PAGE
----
American Birding Podcast



My Kinda Town

Chicago at dusk, from the roof of the Willis (formerly Sears) Tower. Photo by Greg Neise.

Chicago at dusk, from the roof of the Willis (formerly Sears) Tower. Photo by Greg Neise.

1972 was the year that I came to life. I was born nine years earlier in California, but I don’t remember a minute of any of it. In May of 1972 I saw a notice posted on the doors of the Bird House at Lincoln Park Zoo in Chicago. It utterly changed my life.

The notice on the door announced, “Bird Walks — Monday, Wednesday and Sunday. 7:00 am. Meet here. Sponsored by the Ft. Dearborn Chapter of the Illinois Audubon Society.” I grew up across the street from that zoo. By the time I was 9 I was obsessed with animals, showing particular interest in birds. Every day after school and on weekends I was at the zoo.

Of course, I was at the inaugural walk, led by Doug Anderson. Doug was a probation officer who was heavily involved in birding and nature in Chicago. He led bird walks in Lincoln Park and Jackson Park. He was a docent at Lincoln Park Zoo and served on the boards of Chicago Audubon, Ft. Dearborn Audubon and the Chicago Ornithological Society.

Before I knew what was happening I was ditching 5th grade to look for birds in Lincoln Park.

Lincoln Park was, and still is, the premier birding spot in Chicago. Every day I worked the ponds, the beaches and harbors. I still went on the bird walks, which had gained traction, and were being led, in addition to Doug, by luminaries like author Jerry Sullivan. But I was going farther afield, and hooked up with the birders whose names are familiar to many of us: Charlie Clark, Larry Balch, Steven Mlodinow, Joel Greenberg, William Jarvis, Jim Landing, and many more. There was a “lakefront tradition” in the 1970s and 80s in Chicago. Birders scoured the lakefront parks — all of them, on a very regular basis — and they found all kinds of great birds.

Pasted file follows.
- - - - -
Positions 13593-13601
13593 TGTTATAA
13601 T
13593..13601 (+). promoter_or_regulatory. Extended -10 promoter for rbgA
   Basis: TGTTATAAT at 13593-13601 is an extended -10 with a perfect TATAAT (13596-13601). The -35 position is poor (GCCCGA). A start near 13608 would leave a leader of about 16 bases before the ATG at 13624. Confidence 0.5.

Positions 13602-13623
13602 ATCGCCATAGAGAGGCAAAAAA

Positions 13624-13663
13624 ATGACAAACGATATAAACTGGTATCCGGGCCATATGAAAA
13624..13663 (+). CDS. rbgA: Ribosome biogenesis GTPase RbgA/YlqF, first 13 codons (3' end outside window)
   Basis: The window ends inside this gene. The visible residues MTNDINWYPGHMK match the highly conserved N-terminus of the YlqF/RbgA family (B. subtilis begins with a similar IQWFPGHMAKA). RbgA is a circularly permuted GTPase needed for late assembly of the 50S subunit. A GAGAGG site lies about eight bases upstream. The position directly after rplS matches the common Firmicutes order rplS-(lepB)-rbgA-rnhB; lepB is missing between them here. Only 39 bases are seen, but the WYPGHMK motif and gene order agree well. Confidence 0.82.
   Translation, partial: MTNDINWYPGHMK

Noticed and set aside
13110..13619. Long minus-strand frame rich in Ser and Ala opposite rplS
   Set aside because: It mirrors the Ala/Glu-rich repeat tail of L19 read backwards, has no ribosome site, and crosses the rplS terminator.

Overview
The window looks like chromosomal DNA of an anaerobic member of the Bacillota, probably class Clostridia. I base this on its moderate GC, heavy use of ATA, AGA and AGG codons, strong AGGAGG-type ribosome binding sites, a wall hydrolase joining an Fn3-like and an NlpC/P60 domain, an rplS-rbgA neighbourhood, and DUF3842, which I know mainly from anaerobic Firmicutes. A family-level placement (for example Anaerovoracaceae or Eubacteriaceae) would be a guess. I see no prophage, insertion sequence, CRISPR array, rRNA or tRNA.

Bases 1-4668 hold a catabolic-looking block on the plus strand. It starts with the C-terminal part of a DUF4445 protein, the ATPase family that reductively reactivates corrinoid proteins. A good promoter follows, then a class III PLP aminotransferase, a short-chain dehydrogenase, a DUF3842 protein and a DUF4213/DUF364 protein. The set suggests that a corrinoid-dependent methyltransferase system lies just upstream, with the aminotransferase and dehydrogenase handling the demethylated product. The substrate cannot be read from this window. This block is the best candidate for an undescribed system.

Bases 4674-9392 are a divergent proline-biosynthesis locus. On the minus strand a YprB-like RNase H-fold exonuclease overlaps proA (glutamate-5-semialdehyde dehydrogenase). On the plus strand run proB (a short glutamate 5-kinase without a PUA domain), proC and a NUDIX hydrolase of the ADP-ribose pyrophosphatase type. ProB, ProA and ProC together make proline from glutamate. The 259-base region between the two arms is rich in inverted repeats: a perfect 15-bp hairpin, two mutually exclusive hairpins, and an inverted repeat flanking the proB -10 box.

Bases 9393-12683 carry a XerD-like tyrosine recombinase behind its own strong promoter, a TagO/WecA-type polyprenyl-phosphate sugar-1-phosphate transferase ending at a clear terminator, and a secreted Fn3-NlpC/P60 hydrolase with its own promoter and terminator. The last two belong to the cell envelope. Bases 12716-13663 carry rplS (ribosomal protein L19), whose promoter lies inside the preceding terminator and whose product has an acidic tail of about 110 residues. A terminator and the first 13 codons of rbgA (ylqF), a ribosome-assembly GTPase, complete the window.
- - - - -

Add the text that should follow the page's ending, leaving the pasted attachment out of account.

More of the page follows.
Perhaps the most famous was the 1978 Ross’ Gull, discovered by Andy Sigler at Wilmette Harbor on November 19 of that year. Andy was new on the scene then, and his report was taken with a grain of salt. Ten days later, another birder reported a Ross’s Gull at a beach some 20 miles to the south in Lincoln Park. This was too much of a coincidence and “the lakefront crew” came out in force the next day. The bird was relocated and pandemonium ensued. This was the second record of the species in the lower 48 and nearly 300 people came from far and wide to look for it.

Birders seeking the Ross's Gull at North Ave. beach. November 30, 1978. Photo by Dale Pontius.

Birders seeking the Ross’s Gull at North Ave. beach, November 30, 1978. Note the Questar scopes, and the Zeiss 10 X 40 Dialyt binoculars with the rust-colored Balch custom anti-drizzle tubes. Photo by Dale Pontius.